If you are facing court proceedings, burying your head in the sand is the worst option you can take and you should consult a lawyer straight away. In a case on point, a pair of businesspeople who failed to take that sensible step were stripped of valuable shareholdings and criticised by a judge for their spoiling tactics.
The pair failed to even acknowledge service of court documents after they were sued by a company. As a result, they missed the opportunity to put forward any arguments in their favour and a default judgment was entered against them. They were ordered to transfer their shares in a Monaco-based business to the company.
Their persistent failure to engage in the proceedings continued, however, and they took no steps to comply with that order. In those circumstances, the judge granted the company a further order, under Section 39 of the Senior Courts Act 1981, by which a court official was authorised to step into their shoes and execute the required share transfers.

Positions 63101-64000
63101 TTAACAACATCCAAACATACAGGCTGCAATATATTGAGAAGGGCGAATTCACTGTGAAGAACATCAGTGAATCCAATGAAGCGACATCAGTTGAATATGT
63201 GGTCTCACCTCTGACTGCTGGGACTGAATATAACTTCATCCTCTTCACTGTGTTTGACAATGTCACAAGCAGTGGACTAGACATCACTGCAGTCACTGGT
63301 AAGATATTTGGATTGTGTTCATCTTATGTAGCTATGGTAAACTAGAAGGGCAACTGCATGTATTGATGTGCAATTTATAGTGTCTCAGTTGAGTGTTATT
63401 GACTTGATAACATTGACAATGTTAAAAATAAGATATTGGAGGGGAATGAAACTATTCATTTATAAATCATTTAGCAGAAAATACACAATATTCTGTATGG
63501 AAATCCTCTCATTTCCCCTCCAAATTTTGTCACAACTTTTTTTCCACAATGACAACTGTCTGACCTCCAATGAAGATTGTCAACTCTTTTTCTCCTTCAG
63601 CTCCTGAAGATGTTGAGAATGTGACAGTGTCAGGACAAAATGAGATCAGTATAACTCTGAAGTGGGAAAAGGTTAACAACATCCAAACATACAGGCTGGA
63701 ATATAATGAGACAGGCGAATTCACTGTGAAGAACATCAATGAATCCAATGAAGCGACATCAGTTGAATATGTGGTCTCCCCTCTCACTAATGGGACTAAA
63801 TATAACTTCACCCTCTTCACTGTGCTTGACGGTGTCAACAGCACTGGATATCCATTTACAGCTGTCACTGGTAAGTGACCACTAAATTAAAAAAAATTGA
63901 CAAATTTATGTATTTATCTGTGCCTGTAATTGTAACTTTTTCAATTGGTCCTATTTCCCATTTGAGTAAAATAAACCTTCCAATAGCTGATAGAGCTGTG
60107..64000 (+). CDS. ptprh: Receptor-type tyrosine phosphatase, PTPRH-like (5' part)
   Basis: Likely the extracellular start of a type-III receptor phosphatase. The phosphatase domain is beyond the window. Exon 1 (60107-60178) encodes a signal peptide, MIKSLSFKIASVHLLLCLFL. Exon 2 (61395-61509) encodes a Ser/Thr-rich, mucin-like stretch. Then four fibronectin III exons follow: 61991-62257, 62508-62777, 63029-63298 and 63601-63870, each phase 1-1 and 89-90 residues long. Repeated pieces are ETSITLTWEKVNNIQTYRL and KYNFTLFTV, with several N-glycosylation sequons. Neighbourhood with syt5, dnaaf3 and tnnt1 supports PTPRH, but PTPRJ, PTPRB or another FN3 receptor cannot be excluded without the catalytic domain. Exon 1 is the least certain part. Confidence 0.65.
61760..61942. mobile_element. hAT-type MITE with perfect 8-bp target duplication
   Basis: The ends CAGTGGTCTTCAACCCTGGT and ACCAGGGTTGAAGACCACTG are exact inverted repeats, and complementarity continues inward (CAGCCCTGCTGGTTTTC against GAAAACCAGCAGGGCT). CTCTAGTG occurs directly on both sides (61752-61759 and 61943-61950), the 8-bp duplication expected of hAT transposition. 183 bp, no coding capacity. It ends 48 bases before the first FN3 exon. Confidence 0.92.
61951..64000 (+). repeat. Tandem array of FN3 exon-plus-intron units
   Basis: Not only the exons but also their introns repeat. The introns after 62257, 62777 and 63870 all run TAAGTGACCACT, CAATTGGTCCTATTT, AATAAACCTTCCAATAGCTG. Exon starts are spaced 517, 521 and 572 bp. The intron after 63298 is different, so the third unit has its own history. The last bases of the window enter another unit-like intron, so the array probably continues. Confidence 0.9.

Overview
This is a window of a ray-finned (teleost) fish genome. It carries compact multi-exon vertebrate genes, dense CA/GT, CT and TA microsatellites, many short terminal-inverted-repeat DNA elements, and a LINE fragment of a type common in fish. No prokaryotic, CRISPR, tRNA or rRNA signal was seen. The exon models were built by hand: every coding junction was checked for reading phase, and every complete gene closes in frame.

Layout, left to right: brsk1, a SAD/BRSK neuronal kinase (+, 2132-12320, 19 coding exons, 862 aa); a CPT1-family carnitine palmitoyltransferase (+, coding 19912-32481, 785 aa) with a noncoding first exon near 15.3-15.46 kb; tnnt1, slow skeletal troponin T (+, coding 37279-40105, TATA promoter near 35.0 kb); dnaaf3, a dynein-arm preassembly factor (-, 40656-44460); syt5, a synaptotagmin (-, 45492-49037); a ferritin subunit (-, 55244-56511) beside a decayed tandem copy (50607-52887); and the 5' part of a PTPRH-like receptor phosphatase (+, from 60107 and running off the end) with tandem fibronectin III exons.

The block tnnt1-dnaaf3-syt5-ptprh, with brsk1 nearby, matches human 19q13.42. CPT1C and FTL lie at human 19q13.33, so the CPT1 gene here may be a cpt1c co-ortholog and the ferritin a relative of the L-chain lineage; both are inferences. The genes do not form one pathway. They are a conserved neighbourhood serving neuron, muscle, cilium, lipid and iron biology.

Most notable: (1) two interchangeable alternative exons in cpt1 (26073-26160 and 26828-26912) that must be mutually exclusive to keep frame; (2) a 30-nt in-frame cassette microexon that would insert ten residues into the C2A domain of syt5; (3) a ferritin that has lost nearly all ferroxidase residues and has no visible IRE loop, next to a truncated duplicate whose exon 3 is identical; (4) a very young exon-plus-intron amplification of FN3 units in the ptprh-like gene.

In ruling on the matter, the judge was unimpressed by a number of emails the court had received from the pair and someone who purported to represent them. They stated, amongst other things, that the court had been misled, that one of them was seriously ill and that they had encountered difficulties in filing documents due to flaws in court IT systems.
The pair were not unsophisticated, at least one of them clearly having some legal knowledge, and the judge found that the timing of the emails indicated a pattern of uncooperative behaviour. They had not sought to defend the company’s claim on its merits and their very clear breach of the order requiring them to transfer the shares could not be permitted to continue. The pair were also ordered to pay the substantial legal costs of the case.